The Hagee-Farrakhan double standard

Glenn Greenwald has another excellent post up today in which he calls attention to what I would call the Hagee-Farrakhan double standard in our political discourse.

Why is Louis Farrakhan deemed by our political establishment to be so radioactive as to not be fit for good company -- black candidates are required to repudiate his support even when they haven't sought it and denounce his views even when they've never advocated anything close to those views -- but John Hagee is a perfectly acceptable figure whom mainstream GOP politicians are free to court without any consequences or media objections?

John Hagee is the pastor of the 19,000-member Cornerstone Church which is just down the road from my house. The first thing you should know about Hagee is that he is a hypocrite. Like many religious right preachers, Hagee loudly denounces people who commit sexual infidelity (especially the homosexual kind) and says that “Christians... don’t get divorced...”
And yet, Hagee’s first marriage of 15 years ended in divorce in 1975 as a result of his own infidelity. Rather than acknowledge this, Hagee tries to cover it up today as he does on his web site where he claims that he and his current wife Diana “have five married children.”
But two of those children were actually with his first wife who has apparently been excised from his memory.
In addition to being an adulterer, Hagee reportedly rakes in millions of dollars each year through his tax-exempt television ministry.
But Hagee is most controversial when it comes to his extreme views on the Middle East. He is downright racist when it comes to Muslims in general and Palestinians in particular - having claimed that all “who live by the Koran have a scriptural mandate to kill Christians and Jews.”
Hagee also claims that there is a Biblical imperative for the U.S. to attack Iran and supports a pre-emptive strike on Iran as a first step toward fulfilling his twisted interpretations of Biblical prophesies.

But, as Greenwald notes, none of these extremist views have made Hagee (or Robertson or Falwell or Dobson) the kind of political pariah that Louis Farrakhan has become.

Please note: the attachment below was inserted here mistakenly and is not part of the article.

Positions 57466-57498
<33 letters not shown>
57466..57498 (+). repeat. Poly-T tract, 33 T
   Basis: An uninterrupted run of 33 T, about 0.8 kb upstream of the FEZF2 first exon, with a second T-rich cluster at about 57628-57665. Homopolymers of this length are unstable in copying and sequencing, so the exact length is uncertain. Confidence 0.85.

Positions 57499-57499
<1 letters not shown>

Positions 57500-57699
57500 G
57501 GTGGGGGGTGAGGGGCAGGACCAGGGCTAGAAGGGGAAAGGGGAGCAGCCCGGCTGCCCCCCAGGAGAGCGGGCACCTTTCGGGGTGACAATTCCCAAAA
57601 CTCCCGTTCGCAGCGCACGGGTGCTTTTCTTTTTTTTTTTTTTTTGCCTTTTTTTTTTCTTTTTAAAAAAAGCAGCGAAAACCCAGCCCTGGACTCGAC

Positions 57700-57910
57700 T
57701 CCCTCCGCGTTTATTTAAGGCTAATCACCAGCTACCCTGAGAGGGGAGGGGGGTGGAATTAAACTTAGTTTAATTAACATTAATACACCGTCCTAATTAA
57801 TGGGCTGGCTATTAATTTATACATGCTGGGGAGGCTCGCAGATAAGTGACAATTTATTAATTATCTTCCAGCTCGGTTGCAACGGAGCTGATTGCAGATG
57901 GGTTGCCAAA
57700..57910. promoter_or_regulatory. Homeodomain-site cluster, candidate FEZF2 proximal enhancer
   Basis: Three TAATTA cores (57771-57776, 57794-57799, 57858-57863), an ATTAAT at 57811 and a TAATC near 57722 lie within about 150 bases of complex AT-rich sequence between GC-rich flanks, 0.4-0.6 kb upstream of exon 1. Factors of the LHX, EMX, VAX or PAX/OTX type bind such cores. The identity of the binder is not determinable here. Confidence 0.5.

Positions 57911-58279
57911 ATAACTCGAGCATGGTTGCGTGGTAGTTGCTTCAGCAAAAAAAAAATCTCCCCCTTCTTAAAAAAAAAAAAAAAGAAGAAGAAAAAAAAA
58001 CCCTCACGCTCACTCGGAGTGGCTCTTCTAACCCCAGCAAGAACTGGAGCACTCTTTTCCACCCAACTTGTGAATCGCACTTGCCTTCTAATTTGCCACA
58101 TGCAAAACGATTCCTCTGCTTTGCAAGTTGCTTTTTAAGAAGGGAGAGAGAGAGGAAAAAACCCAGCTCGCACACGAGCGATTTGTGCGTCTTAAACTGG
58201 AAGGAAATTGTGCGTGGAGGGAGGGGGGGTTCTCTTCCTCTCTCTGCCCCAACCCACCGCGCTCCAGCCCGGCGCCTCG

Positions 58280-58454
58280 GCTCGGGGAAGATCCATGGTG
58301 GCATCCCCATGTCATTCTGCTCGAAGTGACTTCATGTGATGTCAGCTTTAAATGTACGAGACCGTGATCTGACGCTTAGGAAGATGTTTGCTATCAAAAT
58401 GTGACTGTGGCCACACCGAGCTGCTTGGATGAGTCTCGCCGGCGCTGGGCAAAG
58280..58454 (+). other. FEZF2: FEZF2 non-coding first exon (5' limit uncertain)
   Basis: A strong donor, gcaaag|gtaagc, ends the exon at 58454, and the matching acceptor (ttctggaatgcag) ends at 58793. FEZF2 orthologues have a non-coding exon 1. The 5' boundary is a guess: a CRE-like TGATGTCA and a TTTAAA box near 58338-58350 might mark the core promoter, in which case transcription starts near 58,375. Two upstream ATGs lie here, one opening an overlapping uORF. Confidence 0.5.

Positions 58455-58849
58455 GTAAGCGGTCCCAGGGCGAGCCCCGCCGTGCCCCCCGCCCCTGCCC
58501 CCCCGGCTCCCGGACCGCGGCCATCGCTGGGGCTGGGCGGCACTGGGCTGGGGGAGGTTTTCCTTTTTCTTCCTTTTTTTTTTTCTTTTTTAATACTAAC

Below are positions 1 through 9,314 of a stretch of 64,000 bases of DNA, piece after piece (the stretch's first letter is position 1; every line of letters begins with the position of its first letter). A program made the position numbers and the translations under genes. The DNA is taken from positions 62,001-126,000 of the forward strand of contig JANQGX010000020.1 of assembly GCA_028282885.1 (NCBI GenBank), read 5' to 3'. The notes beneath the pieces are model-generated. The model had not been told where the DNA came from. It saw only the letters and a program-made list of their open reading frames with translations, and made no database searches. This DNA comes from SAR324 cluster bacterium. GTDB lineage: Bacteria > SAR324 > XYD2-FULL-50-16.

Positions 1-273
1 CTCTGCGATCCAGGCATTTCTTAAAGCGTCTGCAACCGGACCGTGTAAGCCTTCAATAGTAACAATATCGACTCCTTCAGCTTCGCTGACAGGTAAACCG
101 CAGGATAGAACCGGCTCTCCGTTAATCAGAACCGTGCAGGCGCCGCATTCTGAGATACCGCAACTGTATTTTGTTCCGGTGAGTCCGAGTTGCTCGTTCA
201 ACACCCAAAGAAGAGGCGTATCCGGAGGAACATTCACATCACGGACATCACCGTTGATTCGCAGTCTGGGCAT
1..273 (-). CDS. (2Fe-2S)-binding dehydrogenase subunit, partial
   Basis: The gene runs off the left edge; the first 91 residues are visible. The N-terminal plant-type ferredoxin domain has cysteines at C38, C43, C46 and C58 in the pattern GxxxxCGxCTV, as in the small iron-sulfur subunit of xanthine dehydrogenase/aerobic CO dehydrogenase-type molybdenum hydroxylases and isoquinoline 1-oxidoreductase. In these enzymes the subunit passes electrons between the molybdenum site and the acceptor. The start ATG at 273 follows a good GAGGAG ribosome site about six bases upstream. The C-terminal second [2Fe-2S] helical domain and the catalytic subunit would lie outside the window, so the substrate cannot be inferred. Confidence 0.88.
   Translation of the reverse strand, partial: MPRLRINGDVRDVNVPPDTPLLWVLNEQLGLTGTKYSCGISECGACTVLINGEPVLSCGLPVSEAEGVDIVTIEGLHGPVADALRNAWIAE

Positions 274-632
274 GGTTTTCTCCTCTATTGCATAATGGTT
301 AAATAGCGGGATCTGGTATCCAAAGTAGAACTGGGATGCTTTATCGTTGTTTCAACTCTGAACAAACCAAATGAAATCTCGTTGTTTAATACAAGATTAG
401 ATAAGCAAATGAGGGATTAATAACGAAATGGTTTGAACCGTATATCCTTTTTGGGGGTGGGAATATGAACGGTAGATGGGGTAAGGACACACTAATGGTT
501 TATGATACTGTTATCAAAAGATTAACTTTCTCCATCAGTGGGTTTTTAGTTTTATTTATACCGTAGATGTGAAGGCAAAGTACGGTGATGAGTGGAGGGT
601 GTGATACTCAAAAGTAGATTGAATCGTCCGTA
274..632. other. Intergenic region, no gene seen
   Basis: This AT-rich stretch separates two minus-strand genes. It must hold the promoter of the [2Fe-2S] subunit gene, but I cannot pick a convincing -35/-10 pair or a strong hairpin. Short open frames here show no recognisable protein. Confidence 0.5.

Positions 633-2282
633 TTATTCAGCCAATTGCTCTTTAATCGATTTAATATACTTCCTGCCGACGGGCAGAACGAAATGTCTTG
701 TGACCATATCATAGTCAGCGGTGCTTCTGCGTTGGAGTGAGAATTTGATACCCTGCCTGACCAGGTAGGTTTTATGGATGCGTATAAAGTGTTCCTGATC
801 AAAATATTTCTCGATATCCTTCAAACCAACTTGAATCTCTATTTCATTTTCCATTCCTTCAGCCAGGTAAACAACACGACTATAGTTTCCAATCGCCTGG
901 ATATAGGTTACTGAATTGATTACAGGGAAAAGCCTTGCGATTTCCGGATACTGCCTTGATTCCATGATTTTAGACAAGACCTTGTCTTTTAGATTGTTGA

Farrakhan has made many controversial statements over the years that have been deemed both racist and anti-semitic. The difference that I can tell, however, is that today Farrakhan denies having said many of these things or simply does not say them anymore, whereas Hagee continues to make the same controversial statements again and again without consequence.
Thus we have the situation we saw just the other day where on the one hand Barack Obama is being hounded by Tim Russert to denounce Farrakhan despite never having sought his favor or endorsing his views; while at the same time John McCain is openly accepting the praise and endorsement of Hagee at his church in San Antonio.
A shameless double standard if ever there was one.

Vote cast

I cast my vote yesterday. I went to an early voting site at the library nearest to my house. It was around 5 p.m. when I arrived and there actually was a bit of a line, but not too bad and I was in an out in about 10 minutes. I couldn’t find my current voters card, so I brought my old one that had expired in November and they were perfectly fine with that. That and my driver’s license was all I needed.
They gave me a slip of paper with my name on it that I can use to attend my precinct caucus meeting after the polls close next Tuesday. I may try to go just out of curiosity. I bet that it will be crowded.
This is only the second time I’ve been able to vote in a contested presidential primary in Texas. The first time was in 1988, and ironically I voted for a black man then too. Four years prior to that, I had cast my first vote ever for Ronald Reagan. But by 1988 I had done a complete about face. I voted for Jesse Jackson in the primary not because I thought he could actually win, but because I wanted to send a message that I wanted a strong liberal candidate. We ended up with Michael Dukakis instead, but I enthusiastically backed his campaign to the bitter end.